NASA Wants Your Help Naming New Horizons' Next Destination

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And now they want your help to give that target a catchy name. Right now, it goes by (486958) 2014 MU69, an unwieldy amalgam that indicates its number in the minor-planet catalogue and when it was found. Alan Stern, the principle investigator for New Horizons, called that name a "license-plate designator" - way too much of a mouthful for a first meeting.

Whatever NASA picks will only be an informal name, which will be replaced once New Horizons gets a better look at what MU69 actually is-scientists aren't even sure yet how many objects are involved, since recent ground-based work has suggested there might actually be two close neighbors, rather than just one object.

And now, folks, our time to shine has arrived.

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The team at New Horizons already have a bunch of ideas prepared, which now form the basis of the naming campaign, and anyone can already vote for those.

If the current vote leader wins, the object could still be known by a tongue-twister: Mjölnir, the name for the hammer of Thor, the Norse god of thunder. The campaign to nickname the target is led by Mark Showalter, a New Horizons team member and planetary scientist at the SETI Institute of Mountain View, California; the SETI Institute is also hosting the campaign. If so, two nicknames would be needed. "However, if they are separated by empty space, we will need two names".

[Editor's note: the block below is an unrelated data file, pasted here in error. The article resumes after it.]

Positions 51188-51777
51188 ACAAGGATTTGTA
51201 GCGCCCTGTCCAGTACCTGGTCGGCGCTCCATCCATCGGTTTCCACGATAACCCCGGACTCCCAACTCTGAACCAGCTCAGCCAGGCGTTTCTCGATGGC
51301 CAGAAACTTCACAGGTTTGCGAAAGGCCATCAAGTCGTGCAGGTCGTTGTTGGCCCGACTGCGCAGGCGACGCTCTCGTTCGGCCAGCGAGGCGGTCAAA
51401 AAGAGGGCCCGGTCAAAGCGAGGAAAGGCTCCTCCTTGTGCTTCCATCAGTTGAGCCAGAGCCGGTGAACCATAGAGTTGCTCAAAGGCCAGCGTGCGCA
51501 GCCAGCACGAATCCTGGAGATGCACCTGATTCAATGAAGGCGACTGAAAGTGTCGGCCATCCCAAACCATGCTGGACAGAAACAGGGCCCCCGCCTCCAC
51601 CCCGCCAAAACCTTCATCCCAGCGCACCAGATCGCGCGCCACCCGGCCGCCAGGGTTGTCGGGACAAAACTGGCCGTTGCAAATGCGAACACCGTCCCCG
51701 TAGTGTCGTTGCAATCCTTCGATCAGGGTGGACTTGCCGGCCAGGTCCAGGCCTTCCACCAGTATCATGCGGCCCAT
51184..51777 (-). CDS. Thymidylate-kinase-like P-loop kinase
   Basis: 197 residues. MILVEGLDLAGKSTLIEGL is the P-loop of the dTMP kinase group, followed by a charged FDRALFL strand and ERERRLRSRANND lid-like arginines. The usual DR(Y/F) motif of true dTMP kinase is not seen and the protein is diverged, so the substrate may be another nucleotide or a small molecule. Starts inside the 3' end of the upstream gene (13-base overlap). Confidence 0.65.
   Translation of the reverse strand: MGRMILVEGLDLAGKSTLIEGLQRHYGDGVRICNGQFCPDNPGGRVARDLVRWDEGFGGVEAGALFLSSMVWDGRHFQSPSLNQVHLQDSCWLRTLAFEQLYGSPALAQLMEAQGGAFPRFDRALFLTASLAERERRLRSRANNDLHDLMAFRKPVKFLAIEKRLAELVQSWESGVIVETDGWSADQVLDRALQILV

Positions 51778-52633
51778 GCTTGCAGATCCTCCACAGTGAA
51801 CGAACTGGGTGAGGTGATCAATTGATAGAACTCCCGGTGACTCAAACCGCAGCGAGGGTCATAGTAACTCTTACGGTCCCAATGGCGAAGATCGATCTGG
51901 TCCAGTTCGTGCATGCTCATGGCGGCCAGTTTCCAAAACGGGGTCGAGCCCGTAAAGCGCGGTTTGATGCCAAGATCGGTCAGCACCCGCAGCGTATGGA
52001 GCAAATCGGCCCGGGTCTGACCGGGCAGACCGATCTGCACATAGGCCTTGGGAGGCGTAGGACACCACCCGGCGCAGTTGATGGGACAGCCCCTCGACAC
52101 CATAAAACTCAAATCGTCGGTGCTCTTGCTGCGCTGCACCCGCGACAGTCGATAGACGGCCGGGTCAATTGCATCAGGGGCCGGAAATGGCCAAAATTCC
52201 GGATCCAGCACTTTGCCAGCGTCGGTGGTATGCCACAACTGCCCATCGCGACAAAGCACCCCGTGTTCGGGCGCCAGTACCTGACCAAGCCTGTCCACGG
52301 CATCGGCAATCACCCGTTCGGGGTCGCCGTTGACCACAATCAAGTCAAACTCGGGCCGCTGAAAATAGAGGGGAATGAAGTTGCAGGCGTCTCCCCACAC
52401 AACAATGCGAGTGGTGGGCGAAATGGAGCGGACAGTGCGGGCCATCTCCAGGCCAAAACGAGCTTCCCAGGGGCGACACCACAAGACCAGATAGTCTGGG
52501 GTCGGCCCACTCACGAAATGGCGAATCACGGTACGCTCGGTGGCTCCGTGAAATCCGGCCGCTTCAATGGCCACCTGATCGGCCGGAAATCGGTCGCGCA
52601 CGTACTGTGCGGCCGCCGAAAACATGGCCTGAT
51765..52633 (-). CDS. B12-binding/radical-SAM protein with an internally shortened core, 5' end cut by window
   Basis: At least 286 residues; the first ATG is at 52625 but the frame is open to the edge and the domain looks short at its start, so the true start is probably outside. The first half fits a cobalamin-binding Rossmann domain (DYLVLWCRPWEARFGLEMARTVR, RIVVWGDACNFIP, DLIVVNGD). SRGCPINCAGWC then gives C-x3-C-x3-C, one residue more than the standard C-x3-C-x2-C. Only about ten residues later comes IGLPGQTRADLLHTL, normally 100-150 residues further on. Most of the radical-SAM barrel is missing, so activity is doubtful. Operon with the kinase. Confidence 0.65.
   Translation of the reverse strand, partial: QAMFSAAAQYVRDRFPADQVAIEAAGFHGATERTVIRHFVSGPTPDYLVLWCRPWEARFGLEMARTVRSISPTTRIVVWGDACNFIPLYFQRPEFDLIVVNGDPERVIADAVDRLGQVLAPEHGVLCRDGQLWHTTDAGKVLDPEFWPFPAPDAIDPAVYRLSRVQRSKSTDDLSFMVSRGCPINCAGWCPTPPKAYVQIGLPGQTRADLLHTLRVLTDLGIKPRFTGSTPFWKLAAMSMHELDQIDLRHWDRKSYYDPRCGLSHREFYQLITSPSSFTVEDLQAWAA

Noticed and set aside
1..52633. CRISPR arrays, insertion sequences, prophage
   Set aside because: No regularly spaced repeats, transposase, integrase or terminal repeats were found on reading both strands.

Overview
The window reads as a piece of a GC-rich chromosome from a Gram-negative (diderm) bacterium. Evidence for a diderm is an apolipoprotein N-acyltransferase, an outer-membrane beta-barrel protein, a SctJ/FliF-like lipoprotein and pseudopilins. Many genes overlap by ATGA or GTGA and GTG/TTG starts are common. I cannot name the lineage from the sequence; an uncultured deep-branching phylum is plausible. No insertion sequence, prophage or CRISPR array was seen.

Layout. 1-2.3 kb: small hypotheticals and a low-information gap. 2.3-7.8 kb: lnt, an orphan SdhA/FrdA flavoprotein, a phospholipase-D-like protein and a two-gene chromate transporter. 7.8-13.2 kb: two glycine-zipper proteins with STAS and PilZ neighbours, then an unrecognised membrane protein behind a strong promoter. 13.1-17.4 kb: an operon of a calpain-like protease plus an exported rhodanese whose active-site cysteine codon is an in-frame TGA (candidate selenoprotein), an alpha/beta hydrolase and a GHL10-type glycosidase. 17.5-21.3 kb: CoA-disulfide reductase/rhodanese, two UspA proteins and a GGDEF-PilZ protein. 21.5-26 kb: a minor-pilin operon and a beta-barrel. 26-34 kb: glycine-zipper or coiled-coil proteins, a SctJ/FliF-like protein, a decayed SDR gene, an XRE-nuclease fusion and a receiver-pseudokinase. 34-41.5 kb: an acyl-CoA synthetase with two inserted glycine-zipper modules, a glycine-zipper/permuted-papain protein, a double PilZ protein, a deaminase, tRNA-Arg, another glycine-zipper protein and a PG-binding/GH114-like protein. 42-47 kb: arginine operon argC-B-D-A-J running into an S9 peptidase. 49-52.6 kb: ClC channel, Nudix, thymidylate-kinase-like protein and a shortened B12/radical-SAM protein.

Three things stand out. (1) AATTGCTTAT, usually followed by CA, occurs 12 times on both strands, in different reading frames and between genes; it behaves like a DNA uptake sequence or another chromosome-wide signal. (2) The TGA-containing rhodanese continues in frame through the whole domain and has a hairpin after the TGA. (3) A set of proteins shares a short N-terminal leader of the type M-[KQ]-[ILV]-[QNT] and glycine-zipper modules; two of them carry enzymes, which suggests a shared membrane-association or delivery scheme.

The team already has a few possible nicknames picked out, including Año Nuevo (which is Spanish for New Year), Pluck and Persistence, Peanut, Almond and Cashew.

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Nasa and Seti (Search for Extra-terrestrial Intelligence Institute) have called on public votes to help choose a nickname for a large rock which is set to be analysed in their next flyby mission far outside the solar system.

The planned flyby will take place on New Year's Day 2019, and it's going to be yet another historical milestone for the New Horizons spacecraft and space exploration alike.

And when the probe zips past on January 1, 2019, the object will become the most distant object ever to be explored by spacecraft. Since then, it has travelled millions of kilometres towards the Kuiper Belt - a massive disc of rocks, ice and other exoplanets far outside the solar system. Scientists at NASA have started a campaign inviting the public to choose an informal name for the New Horizons mission's next flyby destination, which is going to be the farthest planetary encounter in the history of spaceflight, the USA space agency said on Tuesday.

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